DIGITAL MAGIC £24.95 * Joystick or Mouse
urtling around race circuits in a high-powered racing car is all very well, but haven't you ever fancied trying your hand at one of those huge American trucks? You now have the chance.
There are trucks, Formula One racing cars, ordinary sports cars, buggies and motorbikes to race around in this one-player game. Which vehicle you race depends on which of the four competitions you enter. For example, in the league game you race in a ll the five vehicle, one after the other, over increasingly difficult courses (each vehicle has five different courses). If you start in the trucks, your race then move onto buggies on another course – get the idea?
The knockout competition is similar in that you race in all the vehicles, but the tracks are in a random order; so you could race in the buggies over a difficult course, then cars over an easier one. To continue racing in the knockout competition you have to finish each race in the top three. Then there are mini versions of knockout and league: you choose the vehicle you want to drive or ride, but in the knockout you race that vehicle's courses in order of difficulty whereas in the league you race in a random order.
Like most racing games, it's best not to crash into roadside obstacles or the other road users. Actually, you simply bounce off of them, but it does lose you valuable time and more often than not a couple of places too. Far more serious, simply because it takes longer, is when you fall off of a section of the circuit that's suspended above the ground and have to wait until you're repositioned on the track before you set off again.
Amiga Format, Issue 9, April 1990, p.p.46-47
GRAPHICS AND SOUND
Boy, do those graphics shift! This is arguably the fastest race game to have appeared to date. The impression of speed is great, and the way it's done is by using a roadway system similar to that used in games like Power Drift: a roadway made up of log shapes that grow in size as you move towards them. This does tend to give everything a blocky appearance, especially roadside buildings and trees. The sound can be switched between a number of jaunty tunes, which are all right, or sound effects (engine noises) which are also fine.
What with Dunc making Brrm Brrrm noises in the office doing the driving feature, Paul Lakin was beginning to feel a bit left out. To cheer him up we gave him a tin of Castrol GTX and a copy of Drivin' Force.
Driving games come, driving games go but driving games undoubtedly sell. Digital Magic Software's long awaited addition to a lucrative market comes with not only a variety of tracks but also vehicles. As well as the usual motorbikes, racing cars and Porsche-type-things-with-blondes there are slightly more eccentric vehicles like large lorries. In the league you race on all the tracks in random order until your consistant seventh place in the table begins to depress you. The knock-out compo lets you work through the tracks in order of difficulty but kicks you out on your butt if you ever fail to finish in the first three. Right so you've chosen your vehicle and the first track's loaded. Now strap on your Yorkie bar and let's go.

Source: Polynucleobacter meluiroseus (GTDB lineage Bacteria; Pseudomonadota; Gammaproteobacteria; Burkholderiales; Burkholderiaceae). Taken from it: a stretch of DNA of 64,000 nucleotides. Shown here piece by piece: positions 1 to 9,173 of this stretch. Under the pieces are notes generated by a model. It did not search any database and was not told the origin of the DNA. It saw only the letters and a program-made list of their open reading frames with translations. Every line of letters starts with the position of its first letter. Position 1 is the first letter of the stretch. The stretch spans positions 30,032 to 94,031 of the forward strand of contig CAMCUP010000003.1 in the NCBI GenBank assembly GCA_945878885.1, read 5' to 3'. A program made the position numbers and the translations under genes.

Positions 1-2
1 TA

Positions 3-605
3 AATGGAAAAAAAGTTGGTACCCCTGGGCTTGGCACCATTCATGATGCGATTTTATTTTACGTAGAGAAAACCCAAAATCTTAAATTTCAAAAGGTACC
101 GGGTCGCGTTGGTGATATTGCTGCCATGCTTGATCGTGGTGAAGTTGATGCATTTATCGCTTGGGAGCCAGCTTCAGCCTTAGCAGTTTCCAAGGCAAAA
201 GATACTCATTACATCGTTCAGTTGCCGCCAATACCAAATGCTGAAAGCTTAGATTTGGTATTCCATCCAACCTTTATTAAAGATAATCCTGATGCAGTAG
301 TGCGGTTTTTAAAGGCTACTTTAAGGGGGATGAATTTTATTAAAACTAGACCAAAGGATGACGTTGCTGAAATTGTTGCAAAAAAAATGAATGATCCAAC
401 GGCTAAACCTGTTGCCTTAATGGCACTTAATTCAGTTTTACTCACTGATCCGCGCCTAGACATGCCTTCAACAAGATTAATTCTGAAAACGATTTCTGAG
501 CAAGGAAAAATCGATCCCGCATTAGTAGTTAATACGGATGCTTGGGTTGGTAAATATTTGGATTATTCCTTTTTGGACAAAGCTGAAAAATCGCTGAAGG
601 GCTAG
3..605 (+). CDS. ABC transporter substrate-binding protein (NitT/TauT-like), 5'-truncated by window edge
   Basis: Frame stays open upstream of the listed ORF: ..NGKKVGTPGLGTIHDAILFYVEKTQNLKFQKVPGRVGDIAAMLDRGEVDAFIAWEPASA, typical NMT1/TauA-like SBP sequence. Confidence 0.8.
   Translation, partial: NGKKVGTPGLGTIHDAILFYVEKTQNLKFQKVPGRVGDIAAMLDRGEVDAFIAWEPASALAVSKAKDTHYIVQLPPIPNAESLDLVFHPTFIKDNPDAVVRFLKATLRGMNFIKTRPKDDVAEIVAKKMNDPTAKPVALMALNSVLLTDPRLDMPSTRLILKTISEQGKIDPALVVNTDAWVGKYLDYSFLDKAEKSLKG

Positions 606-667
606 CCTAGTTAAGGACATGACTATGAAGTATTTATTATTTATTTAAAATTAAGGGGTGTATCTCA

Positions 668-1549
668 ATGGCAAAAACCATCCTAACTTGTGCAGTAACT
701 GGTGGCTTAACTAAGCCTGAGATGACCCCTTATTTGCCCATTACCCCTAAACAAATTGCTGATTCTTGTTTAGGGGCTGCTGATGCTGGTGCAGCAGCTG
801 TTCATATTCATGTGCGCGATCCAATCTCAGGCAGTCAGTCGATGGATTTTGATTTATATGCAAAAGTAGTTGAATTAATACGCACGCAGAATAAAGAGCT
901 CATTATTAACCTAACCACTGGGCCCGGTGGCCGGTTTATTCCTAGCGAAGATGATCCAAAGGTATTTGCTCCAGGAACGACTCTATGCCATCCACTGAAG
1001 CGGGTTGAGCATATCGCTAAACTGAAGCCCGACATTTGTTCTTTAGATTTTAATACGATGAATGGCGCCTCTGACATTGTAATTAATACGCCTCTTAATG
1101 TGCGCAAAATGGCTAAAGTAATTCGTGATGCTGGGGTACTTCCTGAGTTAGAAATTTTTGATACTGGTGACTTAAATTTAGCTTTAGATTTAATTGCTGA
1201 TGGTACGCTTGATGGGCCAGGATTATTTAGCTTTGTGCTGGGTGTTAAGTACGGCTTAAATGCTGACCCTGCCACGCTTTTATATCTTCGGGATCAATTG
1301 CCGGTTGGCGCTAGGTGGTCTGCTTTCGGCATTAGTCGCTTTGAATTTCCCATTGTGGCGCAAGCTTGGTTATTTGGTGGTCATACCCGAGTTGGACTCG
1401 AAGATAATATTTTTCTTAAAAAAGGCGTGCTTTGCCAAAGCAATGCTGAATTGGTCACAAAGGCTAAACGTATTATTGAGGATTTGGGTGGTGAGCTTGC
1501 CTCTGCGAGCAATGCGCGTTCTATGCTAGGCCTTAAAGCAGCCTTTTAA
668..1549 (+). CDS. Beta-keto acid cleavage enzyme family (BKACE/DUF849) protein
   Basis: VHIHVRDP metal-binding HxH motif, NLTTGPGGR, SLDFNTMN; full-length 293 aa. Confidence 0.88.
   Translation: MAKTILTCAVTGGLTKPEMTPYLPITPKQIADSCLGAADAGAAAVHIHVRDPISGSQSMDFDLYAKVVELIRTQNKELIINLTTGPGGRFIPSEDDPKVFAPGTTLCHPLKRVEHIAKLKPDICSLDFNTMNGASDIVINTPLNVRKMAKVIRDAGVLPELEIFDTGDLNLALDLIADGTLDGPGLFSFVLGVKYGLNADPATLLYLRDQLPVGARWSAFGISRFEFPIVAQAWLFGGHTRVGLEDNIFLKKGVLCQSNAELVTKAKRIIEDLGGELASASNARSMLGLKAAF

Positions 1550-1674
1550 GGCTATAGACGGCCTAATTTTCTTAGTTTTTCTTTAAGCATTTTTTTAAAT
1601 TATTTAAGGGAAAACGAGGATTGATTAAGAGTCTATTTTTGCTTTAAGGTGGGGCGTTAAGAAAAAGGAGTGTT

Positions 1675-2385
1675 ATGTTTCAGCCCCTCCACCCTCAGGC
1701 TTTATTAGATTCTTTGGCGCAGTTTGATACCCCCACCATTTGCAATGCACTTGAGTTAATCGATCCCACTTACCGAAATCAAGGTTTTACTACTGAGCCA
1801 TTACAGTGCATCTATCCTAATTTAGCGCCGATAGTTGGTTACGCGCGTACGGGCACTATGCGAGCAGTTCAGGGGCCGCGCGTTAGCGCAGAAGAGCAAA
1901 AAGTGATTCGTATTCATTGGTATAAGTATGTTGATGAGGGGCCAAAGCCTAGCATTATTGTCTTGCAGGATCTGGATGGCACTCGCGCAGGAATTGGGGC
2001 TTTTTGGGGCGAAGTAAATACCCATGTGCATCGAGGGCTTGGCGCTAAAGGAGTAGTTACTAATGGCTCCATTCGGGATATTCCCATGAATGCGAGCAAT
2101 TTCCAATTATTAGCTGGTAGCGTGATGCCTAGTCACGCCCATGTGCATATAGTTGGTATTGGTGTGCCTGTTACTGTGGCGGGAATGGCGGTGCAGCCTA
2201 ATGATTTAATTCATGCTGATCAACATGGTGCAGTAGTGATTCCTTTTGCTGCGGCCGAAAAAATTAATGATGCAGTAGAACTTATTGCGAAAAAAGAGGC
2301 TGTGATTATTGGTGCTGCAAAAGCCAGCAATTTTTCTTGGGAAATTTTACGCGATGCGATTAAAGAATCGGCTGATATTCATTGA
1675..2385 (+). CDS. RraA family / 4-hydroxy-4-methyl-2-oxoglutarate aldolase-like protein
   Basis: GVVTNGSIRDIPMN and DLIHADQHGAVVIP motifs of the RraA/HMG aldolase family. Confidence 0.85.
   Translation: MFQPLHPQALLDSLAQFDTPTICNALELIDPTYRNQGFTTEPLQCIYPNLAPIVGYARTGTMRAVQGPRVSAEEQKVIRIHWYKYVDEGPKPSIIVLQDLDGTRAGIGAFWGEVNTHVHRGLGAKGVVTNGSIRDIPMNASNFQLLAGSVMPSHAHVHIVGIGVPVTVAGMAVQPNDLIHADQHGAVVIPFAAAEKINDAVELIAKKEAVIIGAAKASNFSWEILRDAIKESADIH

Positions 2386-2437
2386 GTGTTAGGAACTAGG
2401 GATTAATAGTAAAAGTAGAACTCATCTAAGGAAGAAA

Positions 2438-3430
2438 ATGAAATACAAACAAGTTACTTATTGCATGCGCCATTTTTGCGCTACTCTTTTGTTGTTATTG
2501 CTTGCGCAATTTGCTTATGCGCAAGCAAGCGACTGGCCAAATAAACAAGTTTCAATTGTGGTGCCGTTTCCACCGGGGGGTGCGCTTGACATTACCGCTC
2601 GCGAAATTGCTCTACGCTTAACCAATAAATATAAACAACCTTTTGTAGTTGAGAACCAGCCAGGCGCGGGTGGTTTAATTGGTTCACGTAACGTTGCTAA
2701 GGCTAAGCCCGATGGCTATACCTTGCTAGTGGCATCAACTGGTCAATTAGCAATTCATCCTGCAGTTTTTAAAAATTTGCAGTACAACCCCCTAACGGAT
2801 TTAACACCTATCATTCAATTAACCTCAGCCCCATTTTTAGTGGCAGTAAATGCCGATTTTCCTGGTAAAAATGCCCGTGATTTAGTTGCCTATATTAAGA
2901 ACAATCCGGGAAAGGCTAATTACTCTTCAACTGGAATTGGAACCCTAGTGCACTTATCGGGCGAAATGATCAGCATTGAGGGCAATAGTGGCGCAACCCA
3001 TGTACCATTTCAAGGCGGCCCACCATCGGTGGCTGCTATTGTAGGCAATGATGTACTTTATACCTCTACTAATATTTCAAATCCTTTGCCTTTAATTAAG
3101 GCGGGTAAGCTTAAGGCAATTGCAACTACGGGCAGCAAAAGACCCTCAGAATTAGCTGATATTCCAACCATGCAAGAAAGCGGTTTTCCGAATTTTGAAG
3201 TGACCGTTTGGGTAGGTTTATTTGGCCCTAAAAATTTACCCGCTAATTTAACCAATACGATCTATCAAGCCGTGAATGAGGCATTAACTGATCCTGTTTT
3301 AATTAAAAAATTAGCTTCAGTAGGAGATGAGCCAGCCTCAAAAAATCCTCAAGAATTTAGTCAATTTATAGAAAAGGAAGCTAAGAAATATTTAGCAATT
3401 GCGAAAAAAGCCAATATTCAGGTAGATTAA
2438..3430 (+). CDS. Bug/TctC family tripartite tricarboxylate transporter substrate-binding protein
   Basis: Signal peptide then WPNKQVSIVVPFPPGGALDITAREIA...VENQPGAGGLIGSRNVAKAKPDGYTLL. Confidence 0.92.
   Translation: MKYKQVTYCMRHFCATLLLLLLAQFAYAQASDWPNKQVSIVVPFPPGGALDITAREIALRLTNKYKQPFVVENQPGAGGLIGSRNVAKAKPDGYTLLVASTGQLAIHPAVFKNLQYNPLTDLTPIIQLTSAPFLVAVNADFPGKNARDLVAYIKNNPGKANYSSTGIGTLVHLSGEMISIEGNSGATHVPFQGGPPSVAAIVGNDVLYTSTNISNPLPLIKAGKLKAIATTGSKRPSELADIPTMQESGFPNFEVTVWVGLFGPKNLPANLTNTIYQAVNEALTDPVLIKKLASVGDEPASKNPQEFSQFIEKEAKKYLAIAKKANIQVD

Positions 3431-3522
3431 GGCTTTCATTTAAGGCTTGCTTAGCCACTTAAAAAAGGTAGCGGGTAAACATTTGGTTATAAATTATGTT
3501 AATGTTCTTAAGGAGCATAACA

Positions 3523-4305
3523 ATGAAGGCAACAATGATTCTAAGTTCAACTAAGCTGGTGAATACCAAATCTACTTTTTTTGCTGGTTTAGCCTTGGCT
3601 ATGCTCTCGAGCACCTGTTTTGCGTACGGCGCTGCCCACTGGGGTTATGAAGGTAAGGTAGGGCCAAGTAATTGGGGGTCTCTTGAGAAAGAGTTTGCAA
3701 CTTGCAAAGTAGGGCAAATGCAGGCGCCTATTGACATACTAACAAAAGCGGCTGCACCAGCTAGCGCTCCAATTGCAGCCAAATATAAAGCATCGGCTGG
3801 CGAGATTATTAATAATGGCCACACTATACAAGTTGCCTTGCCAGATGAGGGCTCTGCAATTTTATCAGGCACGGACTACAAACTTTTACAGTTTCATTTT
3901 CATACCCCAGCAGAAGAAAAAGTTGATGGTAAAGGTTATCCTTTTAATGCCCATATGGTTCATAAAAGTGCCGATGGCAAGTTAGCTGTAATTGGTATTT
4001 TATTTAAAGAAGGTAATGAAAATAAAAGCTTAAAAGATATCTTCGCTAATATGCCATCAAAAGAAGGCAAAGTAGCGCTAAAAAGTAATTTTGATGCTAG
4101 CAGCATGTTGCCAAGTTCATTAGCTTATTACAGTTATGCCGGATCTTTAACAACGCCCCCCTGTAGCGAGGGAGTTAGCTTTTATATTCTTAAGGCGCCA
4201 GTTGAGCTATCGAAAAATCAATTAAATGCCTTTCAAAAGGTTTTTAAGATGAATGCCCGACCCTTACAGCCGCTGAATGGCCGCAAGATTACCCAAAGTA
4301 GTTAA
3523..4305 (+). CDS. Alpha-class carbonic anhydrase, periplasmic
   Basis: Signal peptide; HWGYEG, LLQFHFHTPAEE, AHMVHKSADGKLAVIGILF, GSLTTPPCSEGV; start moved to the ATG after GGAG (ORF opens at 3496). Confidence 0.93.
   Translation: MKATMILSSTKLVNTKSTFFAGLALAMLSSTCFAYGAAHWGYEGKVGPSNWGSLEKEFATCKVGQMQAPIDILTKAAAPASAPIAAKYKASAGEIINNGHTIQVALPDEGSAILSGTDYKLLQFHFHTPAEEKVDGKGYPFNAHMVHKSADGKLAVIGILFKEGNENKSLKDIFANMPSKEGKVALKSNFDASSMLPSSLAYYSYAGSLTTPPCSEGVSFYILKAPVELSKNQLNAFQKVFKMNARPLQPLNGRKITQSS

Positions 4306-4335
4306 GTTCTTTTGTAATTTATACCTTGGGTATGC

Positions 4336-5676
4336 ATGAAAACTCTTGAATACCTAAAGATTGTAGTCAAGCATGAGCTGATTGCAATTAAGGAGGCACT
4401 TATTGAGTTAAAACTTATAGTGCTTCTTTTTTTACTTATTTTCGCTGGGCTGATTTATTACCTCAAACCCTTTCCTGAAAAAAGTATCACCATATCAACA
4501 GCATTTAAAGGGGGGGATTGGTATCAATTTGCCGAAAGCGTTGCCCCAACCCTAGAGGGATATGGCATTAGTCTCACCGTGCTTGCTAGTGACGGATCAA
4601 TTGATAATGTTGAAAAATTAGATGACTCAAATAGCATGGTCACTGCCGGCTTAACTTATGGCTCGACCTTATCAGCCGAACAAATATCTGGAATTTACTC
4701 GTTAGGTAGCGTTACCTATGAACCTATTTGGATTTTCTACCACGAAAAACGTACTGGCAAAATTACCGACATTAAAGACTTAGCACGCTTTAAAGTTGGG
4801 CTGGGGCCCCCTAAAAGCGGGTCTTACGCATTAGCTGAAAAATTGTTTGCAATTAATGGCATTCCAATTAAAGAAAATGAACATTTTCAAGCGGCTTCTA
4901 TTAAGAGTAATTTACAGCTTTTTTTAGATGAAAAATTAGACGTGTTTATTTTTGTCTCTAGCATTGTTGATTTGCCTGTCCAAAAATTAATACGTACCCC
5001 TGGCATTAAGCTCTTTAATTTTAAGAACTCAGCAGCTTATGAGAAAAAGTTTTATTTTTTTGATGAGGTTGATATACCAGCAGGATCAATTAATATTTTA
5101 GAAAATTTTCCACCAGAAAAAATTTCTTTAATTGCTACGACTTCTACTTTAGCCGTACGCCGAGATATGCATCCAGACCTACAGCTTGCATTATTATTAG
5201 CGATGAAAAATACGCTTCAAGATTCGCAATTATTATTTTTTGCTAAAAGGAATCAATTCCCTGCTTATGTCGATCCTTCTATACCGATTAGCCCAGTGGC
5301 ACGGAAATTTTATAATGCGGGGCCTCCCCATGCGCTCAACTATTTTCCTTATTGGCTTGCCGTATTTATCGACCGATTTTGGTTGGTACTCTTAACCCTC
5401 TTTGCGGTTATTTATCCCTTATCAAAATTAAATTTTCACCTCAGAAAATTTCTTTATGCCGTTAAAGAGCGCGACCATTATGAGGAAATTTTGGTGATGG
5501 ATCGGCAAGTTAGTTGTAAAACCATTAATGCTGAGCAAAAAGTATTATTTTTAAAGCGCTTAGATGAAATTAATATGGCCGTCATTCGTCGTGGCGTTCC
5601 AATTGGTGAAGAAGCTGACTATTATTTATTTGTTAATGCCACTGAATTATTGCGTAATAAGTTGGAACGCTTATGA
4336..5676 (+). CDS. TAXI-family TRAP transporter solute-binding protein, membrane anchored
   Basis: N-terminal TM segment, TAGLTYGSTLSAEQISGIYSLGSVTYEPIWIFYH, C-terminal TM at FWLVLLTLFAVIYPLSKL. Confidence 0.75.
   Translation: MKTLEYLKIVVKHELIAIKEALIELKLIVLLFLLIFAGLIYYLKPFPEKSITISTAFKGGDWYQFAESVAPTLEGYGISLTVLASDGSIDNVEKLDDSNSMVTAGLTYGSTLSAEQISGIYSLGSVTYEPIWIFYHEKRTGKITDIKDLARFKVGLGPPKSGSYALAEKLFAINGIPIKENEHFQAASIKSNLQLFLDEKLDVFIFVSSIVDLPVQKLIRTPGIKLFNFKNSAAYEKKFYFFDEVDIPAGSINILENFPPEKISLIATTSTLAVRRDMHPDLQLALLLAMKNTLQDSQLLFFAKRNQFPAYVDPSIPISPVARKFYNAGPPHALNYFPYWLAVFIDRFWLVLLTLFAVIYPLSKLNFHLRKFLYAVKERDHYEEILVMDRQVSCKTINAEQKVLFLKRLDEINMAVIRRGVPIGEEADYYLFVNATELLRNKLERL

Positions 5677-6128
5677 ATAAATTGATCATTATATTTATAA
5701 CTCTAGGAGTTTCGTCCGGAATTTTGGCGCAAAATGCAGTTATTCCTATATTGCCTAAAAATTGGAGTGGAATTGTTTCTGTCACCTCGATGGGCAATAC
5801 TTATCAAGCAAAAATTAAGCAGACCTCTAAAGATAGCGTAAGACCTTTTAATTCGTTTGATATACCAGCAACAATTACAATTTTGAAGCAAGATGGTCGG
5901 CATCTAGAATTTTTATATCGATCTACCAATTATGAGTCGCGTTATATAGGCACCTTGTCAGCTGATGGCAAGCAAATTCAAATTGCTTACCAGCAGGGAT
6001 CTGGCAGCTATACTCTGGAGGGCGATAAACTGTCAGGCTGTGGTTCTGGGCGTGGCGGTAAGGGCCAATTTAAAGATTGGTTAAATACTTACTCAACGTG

Paul: Imagine the scene in a software company as they grapple with ideas for their latest game. "Ooh let's do a game about going over the Niagra in a barrel." "No I've got a better idea let's do a game about a team of three-toed sloths racing up Mount Everest on pogo sticks." "Ah stuff it, let's do another driving game."
What makes Drivin' Force a little bit different is that rather than offer you a choice of drivers, like some games, it offers you a choice of vehicles. It's quite an impressive choice too. Lorries, beach buggies and the like are all well drawn, colourful and detailed. My only complaint is why, oh why, is it only the flash sports car drivers who ever have a partner in these games? Do girls only make passes at boys in Ferraris?
The sprites not only look good they all handle slightly differently. The buggies bounced along and held on tight, the motorbikes were mean and fast but were unable to resist the temptation to hurl themselves off the nearest tight corner. Different driving conditions are also reflected in the performance of the vehicles (i.e. at the first hint of any ice my car started spinning towards the nearest obstacle.) The different courses are certainly challenging though perhaps the learning curve is a bit steep. Somewhere around race 3 or 4 the track suddenly goes from pretty tricky to well nigh impossible.
The problem is that although the sprites look good and play reasonably well, the animation is far from flawless. It fails to give the impression that the car is moving over the road, instead the road seems to be moving under the car. Quite often, particularly with the motorbike, all the vehicle seemed to do was lean from side to side a bit.
Drivin' Force is a pretty good racing game which somehow fails short of being brilliant. It should hold its own in a crowded market but it's not going to set the world on fire.
Zero, Issue 5, March 1990, p.76